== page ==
The title or should I say the subtitle of this book “The Quest for Longer-Lived Dogs” peaked my curiosity or dare I say triggered a Pavlovian response. Is that not what we are all looking for? Like you, I want this relationship with my dogs to last as long as possible. I want my dogs to be healthy & vibrantly alive. I want the right information, not some marketing hype. I want to be able to make the best decisions I can based on real truth. For the last 5 years or so I have been on thissame journey myself. Weeding through all the disinformation we are fed daily about our own health. But alas, that is another topic for another day.
With this in mind, I dove right in. Right away, I realized that I had recently read another book written by its author Ted Kerasote titled “Merle’s Door” which I enjoyed very much. First off, let me say that I like this book. I find the authors writing style easy. It feels true and not overly contrived. He gives his dog Pukka a voice that is playful yet not annoyingly cute.
“Pukka’s Promise” is not so much a laundry list or prescription so that your dog will live to 20 years of age, as much as it is a spotlight. This book focuses on illuminating issues that going forward can potentially change the landscape of the health of our pups. A catalyst for discussion. There were a couple of main ideas that resonated strongly with me.
First up, the author discusses the need for breeders (whether backyard, professional, whatever) to begin to look more toward genetic testing for a larger array of diseases within breeds so that males/females showing makers are not bred together. He also makes the case for using info derived from genetic testing to breed for heartiness and longevity as opposed to standard or looks. He also gives merit for changing the way dogs are judged in dog shows away from rewarding dysfunctional conformations to instead emphasize good biomechanics. He also discusses the possibility of carefully done outcrossing’s to fix the genetic problems over time. I don’t know enough to comment on that but I found it interesting.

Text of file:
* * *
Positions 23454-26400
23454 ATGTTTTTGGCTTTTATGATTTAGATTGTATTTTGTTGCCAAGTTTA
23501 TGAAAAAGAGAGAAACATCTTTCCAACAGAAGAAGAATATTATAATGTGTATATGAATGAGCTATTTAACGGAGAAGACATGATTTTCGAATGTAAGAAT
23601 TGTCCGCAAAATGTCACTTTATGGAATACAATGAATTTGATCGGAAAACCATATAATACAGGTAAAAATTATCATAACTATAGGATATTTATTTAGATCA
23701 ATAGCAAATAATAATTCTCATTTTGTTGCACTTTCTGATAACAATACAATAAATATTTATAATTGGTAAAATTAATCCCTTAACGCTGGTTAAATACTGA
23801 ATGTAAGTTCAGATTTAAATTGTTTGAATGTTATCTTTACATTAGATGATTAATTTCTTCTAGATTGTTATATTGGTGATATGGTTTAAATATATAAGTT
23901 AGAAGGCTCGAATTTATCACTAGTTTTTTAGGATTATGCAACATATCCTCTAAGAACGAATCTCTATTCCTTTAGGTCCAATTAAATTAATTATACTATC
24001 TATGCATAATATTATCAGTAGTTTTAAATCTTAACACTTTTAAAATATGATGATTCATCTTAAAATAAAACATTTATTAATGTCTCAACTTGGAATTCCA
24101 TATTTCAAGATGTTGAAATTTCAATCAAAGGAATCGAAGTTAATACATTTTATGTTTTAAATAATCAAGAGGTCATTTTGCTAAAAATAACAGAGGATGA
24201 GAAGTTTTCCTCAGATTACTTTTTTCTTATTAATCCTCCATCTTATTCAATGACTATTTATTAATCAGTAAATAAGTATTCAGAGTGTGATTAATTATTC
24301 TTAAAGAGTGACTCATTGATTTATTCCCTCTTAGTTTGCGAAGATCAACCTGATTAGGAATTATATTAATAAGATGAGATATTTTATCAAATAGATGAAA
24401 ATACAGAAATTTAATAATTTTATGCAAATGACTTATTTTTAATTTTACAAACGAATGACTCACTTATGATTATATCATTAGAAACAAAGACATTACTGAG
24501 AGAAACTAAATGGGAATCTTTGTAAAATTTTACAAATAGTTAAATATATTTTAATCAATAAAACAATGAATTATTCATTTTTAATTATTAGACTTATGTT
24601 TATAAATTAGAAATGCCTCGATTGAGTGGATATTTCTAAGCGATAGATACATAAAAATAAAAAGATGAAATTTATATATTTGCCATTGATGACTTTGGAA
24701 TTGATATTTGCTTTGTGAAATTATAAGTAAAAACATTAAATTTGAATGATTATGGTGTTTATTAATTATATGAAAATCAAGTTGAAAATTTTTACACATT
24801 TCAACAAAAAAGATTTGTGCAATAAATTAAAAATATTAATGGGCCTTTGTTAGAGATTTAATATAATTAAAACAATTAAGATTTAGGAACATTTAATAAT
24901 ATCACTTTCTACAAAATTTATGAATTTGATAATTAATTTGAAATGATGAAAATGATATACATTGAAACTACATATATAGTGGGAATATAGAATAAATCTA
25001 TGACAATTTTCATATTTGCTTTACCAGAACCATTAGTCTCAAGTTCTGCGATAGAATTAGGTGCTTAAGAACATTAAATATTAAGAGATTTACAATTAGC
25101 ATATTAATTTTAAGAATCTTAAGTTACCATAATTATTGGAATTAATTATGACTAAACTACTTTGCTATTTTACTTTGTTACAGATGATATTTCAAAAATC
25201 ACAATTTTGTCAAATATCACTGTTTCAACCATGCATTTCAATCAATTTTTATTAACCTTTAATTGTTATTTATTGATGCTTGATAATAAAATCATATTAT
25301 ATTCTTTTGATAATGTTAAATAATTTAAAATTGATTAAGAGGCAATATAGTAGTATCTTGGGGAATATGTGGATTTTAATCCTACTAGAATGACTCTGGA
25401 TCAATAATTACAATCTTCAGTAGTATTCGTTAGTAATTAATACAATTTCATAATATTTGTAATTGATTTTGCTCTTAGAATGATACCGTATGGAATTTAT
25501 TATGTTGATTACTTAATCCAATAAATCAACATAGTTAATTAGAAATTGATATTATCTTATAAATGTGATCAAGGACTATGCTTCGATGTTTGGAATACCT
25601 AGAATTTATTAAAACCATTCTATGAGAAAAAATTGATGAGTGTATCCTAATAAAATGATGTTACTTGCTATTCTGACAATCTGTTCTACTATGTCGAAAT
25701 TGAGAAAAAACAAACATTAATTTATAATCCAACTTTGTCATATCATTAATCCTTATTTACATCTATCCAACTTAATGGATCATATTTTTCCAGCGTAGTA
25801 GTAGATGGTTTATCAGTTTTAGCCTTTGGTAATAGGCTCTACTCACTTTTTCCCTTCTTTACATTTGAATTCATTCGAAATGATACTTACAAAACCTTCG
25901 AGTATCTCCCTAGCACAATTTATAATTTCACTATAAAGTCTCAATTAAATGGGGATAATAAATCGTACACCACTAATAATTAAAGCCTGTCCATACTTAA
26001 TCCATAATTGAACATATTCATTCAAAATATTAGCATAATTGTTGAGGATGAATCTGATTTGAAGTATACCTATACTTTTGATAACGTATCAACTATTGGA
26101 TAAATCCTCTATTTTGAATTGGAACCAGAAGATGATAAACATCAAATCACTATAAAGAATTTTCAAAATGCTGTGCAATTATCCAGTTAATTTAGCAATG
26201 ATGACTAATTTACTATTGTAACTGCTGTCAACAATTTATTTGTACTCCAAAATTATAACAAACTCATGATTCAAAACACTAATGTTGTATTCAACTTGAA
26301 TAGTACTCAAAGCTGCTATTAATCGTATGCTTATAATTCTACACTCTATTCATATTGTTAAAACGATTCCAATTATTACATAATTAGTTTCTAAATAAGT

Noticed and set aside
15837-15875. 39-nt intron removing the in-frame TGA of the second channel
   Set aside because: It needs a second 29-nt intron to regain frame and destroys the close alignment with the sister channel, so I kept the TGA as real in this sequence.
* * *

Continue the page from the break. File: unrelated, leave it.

Secondly, the books author takes a look at Food. A hot button topic I know. Raw vs. Kibble. I’m not stepping on that landmine. There is information here as to how kibble is made that was shocking, for me at least. The author prefers raw over kibble, but does not completely rule out kibble. You be the judge.
The last topic I will discuss (there are other topics in the book) is spay/neuter vs.keeping dogs intact. Kerasote makes the argument for not spaying and neutering. The case being made that dogs with intact sexual hormones actually fair better health wise, contrary to what we have been told by the establishment. He points out that if the goal is to not have unwanted pregnancies, simply do vasectomies and tubal ligations. They are quicker & easier. No unwanted pregnancies, and your dog still retains its sexual hormones. He also discusses why shelters are not doing these procedures more often and why vets are not being taught this in school. I am simplifying his argument here, but I found this very interesting.
All in all, I give it 4 out of 5 paws up! Check it out; I think you will find it an interesting read.
Oh and by the way, your dog wants me to tell you he wants you to take him for a long walk! While your at it, why not bring along The Fifth Paw. The Fifth Paw is the premiere hands-free dog-poop carrier that gives you the freedom to fall in love with walking your dogs all over again! No more juggling full bags of Poop. Yay!
Till the next #FifthPawBookRuffview
Many Happy Walks!